Fix password security lapse. CR notes that Facebook could fix a security lapse that permits users to set up weak passwords including some six-letter dictionary words. And it could help users avoid inadvertently sharing status updates with the public, either by alerting them more prominently when they are about to do so or by changing the default audience for posts to the user's preferred audience.

And CR's tips for users on using privacy controls:

  1. Think before typing. Even if a user deletes his/her account (which takes Facebook about a month), some info can remain in Facebook's computers for up to 90 days.                                                                 
  2. Regularly check Facebook exposure. Each month, users should check out how their page looks to others. Review individual privacy settings if necessary.                                                                                      
  3. Protect basic information. Set the audience for profile items, such as town or employer. And users should remember: Sharing info with "friends of friends" could expose them to tens of thousands.         
  4. Know what can't be protected. Each user's name and profile picture are public. To protect one's identity, they should not use a photo, or use one that doesn't show their face.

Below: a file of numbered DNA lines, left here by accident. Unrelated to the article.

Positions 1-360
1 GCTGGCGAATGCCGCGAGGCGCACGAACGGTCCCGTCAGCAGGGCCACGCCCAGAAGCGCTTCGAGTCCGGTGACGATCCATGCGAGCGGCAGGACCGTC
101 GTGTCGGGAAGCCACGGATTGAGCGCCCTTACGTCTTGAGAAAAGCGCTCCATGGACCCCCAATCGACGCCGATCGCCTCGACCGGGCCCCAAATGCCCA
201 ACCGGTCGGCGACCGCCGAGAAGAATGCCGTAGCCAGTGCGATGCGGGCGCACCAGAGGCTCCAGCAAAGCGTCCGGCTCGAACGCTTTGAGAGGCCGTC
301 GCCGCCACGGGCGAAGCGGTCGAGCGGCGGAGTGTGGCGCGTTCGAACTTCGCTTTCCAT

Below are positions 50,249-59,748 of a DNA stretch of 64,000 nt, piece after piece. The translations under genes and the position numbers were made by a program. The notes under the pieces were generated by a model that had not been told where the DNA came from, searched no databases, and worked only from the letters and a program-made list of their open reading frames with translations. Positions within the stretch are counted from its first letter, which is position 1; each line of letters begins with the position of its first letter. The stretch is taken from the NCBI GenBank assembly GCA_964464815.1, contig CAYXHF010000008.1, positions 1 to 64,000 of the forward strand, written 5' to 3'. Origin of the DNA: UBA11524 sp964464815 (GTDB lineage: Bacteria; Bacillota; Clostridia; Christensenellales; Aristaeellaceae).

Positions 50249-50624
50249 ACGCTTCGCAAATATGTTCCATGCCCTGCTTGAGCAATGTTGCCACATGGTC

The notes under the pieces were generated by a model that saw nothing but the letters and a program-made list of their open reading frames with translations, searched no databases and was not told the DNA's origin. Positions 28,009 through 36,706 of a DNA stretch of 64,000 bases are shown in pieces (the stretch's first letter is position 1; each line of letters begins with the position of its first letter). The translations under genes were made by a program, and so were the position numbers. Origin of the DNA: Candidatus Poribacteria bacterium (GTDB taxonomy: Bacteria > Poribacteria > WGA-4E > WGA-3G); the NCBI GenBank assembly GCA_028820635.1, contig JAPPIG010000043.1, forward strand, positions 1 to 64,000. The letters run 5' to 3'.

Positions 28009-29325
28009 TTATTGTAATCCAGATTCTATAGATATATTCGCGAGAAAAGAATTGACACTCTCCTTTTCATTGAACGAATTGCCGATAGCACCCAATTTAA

5. "UnPublic" the wall. Set the audience for all previous wall posts to just friends.                                           
  6. Turn off Tag Suggest. If users would rather not have Facebook automatically recognise their face in photos, they could disable that feature in their privacy settings. The information will be deleted.              
  7. Block apps and sites that snoop. Unless users intercede, friends can share personal information about them with apps. To block that, they should use controls to limit the info apps can see.                    
  8. Keep wall posts from friends. Users don't have to share every wall post with every friend. They can also keep certain people from viewing specific items in their profile.                                                                
  9. When all else fails, deactivate. When a user deactivates their account, Facebook retains their profile data but the account is made temporarily inaccessible. Deleting an account, on the other hand, makes it inaccessible forever.

Lisa Vaas is a technology writer for Sophos, see her profile and other articles here